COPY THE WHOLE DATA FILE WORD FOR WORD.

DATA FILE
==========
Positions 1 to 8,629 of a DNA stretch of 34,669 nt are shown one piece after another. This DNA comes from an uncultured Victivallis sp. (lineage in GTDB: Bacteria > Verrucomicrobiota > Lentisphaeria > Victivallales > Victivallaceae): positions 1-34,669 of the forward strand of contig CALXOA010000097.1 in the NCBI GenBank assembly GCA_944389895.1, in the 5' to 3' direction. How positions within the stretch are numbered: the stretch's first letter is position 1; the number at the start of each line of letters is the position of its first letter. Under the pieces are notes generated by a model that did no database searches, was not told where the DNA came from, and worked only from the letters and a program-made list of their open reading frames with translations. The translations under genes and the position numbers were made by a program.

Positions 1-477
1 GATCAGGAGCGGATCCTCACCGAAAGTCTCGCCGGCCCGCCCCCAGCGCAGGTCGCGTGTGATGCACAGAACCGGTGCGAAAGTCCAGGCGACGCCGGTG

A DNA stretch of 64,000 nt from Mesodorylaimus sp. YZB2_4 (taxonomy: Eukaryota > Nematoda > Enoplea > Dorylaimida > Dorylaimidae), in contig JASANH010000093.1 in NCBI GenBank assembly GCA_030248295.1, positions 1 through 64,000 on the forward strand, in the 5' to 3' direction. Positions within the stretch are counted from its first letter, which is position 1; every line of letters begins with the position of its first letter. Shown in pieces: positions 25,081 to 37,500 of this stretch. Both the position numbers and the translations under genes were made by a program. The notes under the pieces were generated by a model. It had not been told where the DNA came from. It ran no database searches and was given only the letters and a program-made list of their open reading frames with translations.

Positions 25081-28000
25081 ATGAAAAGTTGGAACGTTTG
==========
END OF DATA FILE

Positions 1 to 8,629 of a DNA stretch of 34,669 nt are shown one piece after another. This DNA comes from an uncultured Victivallis sp. (lineage in GTDB: Bacteria > Verrucomicrobiota > Lentisphaeria > Victivallales > Victivallaceae): positions 1-34,669 of the forward strand of contig CALXOA010000097.1 in the NCBI GenBank assembly GCA_944389895.1, in the 5' to 3' direction. How positions within the stretch are numbered: the stretch's first letter is position 1; the number at the start of each line of letters is the position of its first letter. Under the pieces are notes generated by a model that did no database searches, was not told where the DNA came from, and worked only from the letters and a program-made list of their open reading frames with translations. The translations under genes and the position numbers were made by a program.

Positions 1-477
1 GATCAGGAGCGGATCCTCACCGAAAGTCTCGCCGGCCCGCCCCCAGCGCAGGTCGCGTGTGATGCACAGAACCGGTGCGAAAGTCCAGGCGACGCCGGTG

A DNA stretch of 64,000 nt from Mesodorylaimus sp. YZB2_4 (taxonomy: Eukaryota > Nematoda > Enoplea > Dorylaimida > Dorylaimidae), in contig JASANH010000093.1 in NCBI GenBank assembly GCA_030248295.1, positions 1 through 64,000 on the forward strand, in the 5' to 3' direction. Positions within the stretch are counted from its first letter, which is position 1; every line of letters begins with the position of its first letter. Shown in pieces: positions 25,081 to 37,500 of this stretch. Both the position numbers and the translations under genes were made by a program. The notes under the pieces were generated by a model. It had not been told where the DNA came from. It ran no database searches and was given only the letters and a program-made list of their open reading frames with translations.

Positions 25081-28000
25081 ATGAAAAGTTGGAACGTTTG